Natural Healing
New study will quantify the therapeutic benefits of wilderness therapy for teens
two hikers stand in the wilderness listening to a speaker
Jeremy Gasowski

etting outside can do more for teens than keep them physically fit. For some, it can be a life-changing — or even lifesaving — intervention. Now, with grants totaling $2.97 million, UNH’s Outdoor Behavioral Healthcare Center will soon be able to quantify the therapeutic benefits of outdoor behavioral health (OBH), or wilderness therapy, a prescriptive treatment for teens struggling with depression, anxiety and substance use disorders, through a first-of-its-kind randomized study.

“Mental health and substance abuse issues in adolescents have become major societal problems, forcing parents and health providers to look for innovative treatment options that may better suit some teens,” says Michael Gass, professor of outdoor education and director of the Outdoor Behavioral Healthcare Center. “Our hope with this study is to uncover definitive answers about the benefits of wilderness therapy from a behavioral, social and cost point of view.”

The burgeoning field of OBH provides therapeutic intervention for adolescents, delivered by licensed mental health professionals who use wilderness experiences such as hiking, backcountry travel and climbing in combination with group living, group therapy and one-on-one counseling sessions. While an appealing and effective mode of therapy for many families, most programs are not covered by insurance, creating an enormous cost burden and high barriers to access. By quantifying the efficacy of OBH with a randomized control study — something typically required by the insurance industry for any type of therapy — Gass aims to lay the groundwork that will lead more insurers to cover the treatment and broaden its accessibility.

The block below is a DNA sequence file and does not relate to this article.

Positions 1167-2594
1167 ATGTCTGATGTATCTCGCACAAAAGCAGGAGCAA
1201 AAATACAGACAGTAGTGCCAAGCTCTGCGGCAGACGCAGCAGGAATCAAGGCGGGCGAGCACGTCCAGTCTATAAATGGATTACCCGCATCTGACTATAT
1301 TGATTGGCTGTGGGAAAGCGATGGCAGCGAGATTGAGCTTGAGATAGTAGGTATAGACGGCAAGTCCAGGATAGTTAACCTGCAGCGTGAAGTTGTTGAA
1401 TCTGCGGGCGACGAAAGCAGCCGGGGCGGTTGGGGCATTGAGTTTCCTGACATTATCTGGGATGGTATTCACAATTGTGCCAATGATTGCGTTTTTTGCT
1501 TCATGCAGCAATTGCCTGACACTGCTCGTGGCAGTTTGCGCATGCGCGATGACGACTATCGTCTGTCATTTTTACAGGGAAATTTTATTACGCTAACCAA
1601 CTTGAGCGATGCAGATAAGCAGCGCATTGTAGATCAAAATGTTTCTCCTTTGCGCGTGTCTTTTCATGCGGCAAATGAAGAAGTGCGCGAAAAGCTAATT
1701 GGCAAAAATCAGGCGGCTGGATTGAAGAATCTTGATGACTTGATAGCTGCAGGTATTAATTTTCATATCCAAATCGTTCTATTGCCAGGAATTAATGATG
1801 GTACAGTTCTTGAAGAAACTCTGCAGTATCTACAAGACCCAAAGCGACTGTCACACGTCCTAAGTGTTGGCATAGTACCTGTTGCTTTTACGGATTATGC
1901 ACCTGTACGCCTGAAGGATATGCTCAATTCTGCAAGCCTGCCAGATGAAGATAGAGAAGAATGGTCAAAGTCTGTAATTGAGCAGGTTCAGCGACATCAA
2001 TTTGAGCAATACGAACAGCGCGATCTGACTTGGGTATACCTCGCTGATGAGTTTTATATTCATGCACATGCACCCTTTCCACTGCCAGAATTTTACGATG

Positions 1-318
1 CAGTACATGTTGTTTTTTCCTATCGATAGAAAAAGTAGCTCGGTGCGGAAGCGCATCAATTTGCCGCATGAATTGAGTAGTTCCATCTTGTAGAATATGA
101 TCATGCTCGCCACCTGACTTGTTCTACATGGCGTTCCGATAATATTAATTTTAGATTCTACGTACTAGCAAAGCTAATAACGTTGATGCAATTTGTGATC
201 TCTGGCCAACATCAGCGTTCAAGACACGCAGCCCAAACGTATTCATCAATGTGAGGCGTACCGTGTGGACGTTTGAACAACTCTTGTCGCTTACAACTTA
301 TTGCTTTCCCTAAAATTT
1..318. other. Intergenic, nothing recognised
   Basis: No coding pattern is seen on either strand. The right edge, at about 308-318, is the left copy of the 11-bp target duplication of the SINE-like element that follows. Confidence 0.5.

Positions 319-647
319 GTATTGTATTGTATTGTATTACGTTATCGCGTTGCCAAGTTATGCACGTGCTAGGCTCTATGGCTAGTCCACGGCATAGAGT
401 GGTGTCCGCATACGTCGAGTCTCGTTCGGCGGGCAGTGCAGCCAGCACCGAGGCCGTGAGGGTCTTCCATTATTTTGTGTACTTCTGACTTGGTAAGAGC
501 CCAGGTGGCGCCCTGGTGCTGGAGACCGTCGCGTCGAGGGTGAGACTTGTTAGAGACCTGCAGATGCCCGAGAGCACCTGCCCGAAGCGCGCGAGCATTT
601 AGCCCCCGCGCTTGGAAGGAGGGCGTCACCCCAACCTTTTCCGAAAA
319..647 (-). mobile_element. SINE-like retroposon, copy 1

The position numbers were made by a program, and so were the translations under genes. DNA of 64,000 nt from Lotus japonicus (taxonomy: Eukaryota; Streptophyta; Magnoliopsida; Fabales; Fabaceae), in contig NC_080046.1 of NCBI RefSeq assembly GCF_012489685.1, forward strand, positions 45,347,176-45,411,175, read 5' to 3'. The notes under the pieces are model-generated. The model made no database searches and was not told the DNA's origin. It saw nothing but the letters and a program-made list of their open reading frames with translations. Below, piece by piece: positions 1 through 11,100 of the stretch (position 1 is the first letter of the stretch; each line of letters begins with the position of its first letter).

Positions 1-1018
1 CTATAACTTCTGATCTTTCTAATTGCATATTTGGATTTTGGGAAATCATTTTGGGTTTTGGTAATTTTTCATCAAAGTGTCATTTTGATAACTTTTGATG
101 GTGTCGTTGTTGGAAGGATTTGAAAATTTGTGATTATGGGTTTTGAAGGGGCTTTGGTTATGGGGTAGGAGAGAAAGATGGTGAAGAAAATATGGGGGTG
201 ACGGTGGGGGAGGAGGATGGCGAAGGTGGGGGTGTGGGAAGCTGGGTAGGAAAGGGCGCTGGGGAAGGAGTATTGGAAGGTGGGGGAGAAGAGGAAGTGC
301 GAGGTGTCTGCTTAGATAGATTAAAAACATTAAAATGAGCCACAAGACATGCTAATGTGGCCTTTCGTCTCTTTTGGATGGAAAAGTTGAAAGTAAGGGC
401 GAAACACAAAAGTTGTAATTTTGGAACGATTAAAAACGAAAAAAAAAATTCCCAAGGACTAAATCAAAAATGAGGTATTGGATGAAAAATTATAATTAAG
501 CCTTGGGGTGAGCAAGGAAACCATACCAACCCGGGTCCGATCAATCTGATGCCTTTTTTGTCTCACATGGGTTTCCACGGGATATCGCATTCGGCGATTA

Gass and his team will compare the treatment and outcomes for several different groups of youths: those dealing with anxiety, depression or substance abuse. The researchers will randomize at least one hundred adolescents, with half getting treatment by participating in wilderness therapy and the other half receiving cognitive behavioral therapy in their own community —the standard non-pharmaceutical treatment. There will be routine monitoring every two weeks and researchers will take into consideration other factors, such as socioeconomics, to see what role these may play in the treatment process. 
UNH researchers joining Gass in this work include Anita Tucker, professor of social work; Tarkington Newman, assistant professor of social work; Suzanne Graham, associate professor of education; Semra Aytur, associate producer of health management and policy; Nick Mian, assistant professor of psychology at UNH Manchester; and doctoral student Kendra Bostick ’23G.

The grants, from a collection of family foundations, will be distributed over the next three years. During that time, the team will work with eight of the leading accredited OBH centers in the United States, all of which have committed resources to this research.

— Robbin Ray ’82